Who owns the public debt?
from Jonathan Nitzan
While soaring public debts have been front and centre in both the popular media and academic discussion, there is surprisingly little analysis of who owns those debts. One exception is the work of Sandy Hager, a postdoctoral fellow at the Harvard Weatherhead Center for International Affairs. Hager’s PhD dissertation dissected the personal and corporate ownership of the U.S. public debt, showing a remarkable degree of concentration.
The chart below, taken from his 2013 article in New Political Economy, shows the share of the U.S. public debt held by the Top 1%. This share follows the general historical contours of the overall distribution of wealth, and is currently hovering around 45% – approximately the same level as at the turn of the twentieth century.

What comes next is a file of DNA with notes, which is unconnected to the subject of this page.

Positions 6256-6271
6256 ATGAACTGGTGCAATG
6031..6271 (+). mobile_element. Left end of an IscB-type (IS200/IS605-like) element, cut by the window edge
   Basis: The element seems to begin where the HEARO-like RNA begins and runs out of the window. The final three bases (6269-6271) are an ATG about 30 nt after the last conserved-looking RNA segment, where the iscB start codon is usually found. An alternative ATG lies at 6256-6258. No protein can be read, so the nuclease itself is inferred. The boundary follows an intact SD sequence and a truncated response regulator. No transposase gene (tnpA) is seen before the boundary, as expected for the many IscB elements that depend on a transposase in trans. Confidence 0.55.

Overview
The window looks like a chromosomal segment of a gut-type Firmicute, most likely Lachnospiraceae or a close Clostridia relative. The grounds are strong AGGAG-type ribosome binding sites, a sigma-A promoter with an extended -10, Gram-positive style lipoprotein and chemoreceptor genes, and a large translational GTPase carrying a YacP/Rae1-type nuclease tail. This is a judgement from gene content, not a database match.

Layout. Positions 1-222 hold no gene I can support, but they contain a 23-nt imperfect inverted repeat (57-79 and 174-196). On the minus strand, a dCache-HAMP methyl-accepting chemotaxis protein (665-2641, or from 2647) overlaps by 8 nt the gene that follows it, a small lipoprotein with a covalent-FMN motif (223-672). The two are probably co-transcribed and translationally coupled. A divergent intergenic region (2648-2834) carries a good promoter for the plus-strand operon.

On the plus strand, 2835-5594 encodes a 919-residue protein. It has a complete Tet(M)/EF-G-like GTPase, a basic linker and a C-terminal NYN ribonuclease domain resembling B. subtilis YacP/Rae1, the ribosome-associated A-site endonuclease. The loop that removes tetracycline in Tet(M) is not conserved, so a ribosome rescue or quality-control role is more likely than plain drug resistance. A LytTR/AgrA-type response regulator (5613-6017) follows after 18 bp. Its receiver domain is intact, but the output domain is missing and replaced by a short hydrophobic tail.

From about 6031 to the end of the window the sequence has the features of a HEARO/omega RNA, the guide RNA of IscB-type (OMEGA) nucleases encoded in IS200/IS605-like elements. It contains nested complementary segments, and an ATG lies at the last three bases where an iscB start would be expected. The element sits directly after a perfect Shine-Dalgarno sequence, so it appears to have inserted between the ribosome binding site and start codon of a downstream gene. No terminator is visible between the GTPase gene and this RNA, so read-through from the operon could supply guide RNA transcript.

Equally startling is the extreme concentration of debt holdings by corporations. The enclosed table, taken from Hager’s 2015 paper in Socio-Economic Review, shows that, in the first decade of the millennium, 2,675 firms – representing a tiny 0.05% of all corporations – owned a whopping 82% of the public debt held by corporations. This concentration is significantly higher than it was in the 1950s, when a similar number of firms, representing 0.2% of all corporations, owned 66% of the debt held by corporations.
Although the full implications of these findings are yet to be explored (Hager only begins to do so in his work), it seems clear that any analysis of public debts has to take them into account.
Shimshon Bichler and Jonathan Nitzan